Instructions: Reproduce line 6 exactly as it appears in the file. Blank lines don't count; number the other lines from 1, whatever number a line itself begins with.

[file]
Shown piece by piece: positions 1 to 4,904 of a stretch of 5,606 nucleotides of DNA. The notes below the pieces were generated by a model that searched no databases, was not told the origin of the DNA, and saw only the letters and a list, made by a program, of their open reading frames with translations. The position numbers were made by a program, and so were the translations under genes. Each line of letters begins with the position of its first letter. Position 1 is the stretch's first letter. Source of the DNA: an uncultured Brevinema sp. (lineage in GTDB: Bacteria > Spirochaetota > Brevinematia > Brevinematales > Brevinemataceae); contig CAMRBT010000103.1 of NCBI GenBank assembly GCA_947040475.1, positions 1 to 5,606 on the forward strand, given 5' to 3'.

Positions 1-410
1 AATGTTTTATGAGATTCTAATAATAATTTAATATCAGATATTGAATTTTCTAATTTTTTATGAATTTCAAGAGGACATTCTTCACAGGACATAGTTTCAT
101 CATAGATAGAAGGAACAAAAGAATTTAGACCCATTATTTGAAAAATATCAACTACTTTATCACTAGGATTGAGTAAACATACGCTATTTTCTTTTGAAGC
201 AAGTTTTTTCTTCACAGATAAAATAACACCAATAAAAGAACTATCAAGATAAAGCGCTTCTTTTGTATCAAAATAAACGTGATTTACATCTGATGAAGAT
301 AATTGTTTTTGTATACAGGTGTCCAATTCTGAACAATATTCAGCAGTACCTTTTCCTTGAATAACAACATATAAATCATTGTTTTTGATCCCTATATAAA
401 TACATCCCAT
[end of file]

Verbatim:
301 AATTGTTTTTGTATACAGGTGTCCAATTCTGAACAATATTCAGCAGTACCTTTTCCTTGAATAACAACATATAAATCATTGTTTTTGATCCCTATATAAA